Gight Castle (Formartine)
|NGR||NJ 82648 39204|
|Lon. & Lat.||57.442907,-2.290487|
|Nearby Castles||Fyvie, Haddo, Schivas|
Gight or Formartine Castle, ruins, lies above a bend in the Ythan some distance from any house or road. The estate belonged to the Maitlands until in 1479 it passed to William Gordon, 3rd son of the 2nd Earl of Huntly. Many of this branch of the family suffered violent deaths. William himself was killed at Flodden in 1513, a son was killed at Pinkie in 1547, three of his grandsons including the 3rd laird of Gight and a son-in-law were murdered, a fourth grandson was executed by the Crown, a fifth drowned and a sixth and seventh were killed fighting in Holland and Flanders respectively.
The 13th laird was Catherine Gordon who married the Hon. John Byron. Their son George was the celebrated Lord Byron, although he never owned Gight which had been sold off to the Earl of Aberdeen in 1787 to pay off his father’s debts. By then the castle was probably long abandoned.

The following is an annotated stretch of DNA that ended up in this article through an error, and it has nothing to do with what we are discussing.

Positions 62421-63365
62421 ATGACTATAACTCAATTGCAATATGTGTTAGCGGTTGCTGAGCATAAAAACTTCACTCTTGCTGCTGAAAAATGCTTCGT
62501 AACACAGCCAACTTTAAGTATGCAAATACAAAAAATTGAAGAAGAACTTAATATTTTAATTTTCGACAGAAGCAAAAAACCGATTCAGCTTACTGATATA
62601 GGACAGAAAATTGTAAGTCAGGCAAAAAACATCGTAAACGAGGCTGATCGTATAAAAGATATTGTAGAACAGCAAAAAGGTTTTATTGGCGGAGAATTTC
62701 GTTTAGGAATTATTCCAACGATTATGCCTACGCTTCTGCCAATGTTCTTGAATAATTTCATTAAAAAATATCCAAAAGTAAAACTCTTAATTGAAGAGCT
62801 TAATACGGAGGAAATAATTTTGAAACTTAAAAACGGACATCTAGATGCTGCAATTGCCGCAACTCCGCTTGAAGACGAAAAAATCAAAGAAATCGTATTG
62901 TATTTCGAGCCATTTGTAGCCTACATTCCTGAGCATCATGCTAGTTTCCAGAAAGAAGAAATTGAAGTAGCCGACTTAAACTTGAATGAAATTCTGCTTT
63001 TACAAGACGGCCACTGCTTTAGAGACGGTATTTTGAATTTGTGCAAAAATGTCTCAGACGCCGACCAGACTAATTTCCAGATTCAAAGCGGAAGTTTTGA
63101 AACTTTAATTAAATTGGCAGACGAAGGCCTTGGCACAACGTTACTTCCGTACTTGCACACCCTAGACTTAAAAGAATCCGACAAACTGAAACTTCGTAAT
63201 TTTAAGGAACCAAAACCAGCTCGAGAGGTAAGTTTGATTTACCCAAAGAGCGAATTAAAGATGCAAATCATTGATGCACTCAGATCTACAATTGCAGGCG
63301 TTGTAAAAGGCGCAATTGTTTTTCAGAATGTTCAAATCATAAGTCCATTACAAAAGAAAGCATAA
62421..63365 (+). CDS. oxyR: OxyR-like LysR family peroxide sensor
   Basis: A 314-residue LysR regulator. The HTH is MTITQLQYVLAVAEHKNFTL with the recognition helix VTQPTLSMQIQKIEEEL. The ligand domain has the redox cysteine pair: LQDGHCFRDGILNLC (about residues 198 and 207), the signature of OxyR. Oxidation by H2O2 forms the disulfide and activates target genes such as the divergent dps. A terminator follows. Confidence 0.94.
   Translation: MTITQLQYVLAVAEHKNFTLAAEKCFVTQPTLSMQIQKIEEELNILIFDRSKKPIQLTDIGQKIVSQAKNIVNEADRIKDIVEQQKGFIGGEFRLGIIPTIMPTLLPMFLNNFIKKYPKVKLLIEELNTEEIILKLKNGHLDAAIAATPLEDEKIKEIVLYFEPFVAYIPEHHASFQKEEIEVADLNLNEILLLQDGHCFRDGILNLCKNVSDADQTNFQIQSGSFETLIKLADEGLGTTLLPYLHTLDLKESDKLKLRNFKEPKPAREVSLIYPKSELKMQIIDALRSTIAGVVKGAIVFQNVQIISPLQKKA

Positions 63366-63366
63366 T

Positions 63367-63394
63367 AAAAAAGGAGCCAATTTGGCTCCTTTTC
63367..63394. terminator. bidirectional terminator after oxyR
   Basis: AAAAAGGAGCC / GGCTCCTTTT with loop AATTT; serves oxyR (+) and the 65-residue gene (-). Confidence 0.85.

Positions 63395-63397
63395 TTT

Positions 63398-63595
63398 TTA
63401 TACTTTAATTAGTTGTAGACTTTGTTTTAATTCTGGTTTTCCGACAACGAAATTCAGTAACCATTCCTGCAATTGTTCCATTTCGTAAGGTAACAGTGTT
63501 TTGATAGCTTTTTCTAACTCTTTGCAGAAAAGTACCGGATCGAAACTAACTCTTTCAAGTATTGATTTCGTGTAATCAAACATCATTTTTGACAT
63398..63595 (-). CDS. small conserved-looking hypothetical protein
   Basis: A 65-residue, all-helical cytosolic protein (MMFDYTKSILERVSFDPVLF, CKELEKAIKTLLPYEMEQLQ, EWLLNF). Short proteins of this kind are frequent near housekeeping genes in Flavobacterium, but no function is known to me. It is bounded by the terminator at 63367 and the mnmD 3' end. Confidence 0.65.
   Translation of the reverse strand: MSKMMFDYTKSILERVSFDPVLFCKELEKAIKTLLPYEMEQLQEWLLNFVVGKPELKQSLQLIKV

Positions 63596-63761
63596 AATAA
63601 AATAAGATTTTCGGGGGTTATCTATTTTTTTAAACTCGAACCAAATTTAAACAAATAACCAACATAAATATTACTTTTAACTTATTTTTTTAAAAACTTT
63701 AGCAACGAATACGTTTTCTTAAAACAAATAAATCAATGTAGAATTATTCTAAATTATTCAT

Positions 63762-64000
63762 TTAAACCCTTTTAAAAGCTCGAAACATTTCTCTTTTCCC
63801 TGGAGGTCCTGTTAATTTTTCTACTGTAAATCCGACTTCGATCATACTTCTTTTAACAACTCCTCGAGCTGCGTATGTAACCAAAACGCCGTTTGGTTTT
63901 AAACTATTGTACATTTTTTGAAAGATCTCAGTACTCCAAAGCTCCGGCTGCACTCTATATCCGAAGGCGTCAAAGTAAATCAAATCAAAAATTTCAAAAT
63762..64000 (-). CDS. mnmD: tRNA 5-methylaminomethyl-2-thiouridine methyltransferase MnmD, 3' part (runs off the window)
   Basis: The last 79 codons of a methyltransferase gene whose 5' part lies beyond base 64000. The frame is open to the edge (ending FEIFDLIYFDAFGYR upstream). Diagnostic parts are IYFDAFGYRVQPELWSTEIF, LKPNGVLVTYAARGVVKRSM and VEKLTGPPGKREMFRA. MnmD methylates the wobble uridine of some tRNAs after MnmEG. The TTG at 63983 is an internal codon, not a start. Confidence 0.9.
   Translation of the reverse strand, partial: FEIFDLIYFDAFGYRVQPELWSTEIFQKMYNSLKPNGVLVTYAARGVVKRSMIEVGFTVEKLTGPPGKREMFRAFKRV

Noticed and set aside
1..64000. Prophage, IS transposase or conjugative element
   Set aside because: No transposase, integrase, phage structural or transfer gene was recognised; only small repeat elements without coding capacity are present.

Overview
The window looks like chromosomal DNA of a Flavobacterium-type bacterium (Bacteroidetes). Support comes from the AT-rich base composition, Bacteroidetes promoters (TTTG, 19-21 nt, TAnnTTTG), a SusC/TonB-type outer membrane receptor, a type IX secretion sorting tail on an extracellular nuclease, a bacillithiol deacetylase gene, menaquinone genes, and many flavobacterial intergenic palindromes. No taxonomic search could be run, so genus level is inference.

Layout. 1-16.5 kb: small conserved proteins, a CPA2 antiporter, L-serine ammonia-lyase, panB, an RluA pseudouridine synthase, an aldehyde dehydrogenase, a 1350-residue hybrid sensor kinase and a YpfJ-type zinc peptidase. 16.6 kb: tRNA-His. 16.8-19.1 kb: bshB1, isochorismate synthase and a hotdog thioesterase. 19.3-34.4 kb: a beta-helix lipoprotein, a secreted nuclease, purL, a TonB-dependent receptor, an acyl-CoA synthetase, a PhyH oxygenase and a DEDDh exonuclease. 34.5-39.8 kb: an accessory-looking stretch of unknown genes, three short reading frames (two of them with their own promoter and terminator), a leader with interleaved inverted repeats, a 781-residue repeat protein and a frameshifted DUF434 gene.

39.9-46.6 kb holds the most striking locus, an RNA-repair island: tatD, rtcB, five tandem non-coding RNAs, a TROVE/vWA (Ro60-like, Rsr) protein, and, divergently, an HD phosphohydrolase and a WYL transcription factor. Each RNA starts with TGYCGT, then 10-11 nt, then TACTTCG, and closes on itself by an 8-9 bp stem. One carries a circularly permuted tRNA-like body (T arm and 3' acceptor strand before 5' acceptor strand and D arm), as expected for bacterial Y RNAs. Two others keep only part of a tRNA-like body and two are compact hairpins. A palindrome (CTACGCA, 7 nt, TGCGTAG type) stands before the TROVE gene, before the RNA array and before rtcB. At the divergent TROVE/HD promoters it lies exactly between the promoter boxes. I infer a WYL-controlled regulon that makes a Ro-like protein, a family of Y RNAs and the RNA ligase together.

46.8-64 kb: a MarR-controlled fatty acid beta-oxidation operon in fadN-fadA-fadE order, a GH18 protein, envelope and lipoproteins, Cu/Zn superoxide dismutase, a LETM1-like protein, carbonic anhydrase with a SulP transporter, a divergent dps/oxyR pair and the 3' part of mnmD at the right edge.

Gight is the largest of a series of similar L-plan buildings of the 1560s and 70s. It is the only one where the main block has three cellars below the hall instead of just two. The entrance lies in the main block east wall and has draw-bar slots and covering gunloops of an uncommon rectangular shape. It leads into a lobby with a ribbed vault on the central boss of which are the symbols of The Passion: The Five Wounds of Christ, The Crown of Thorns, The Hammer, The Ladder, The Nails, The Reed, and The Speer, and indication of the Catholic sympathies of the then laird.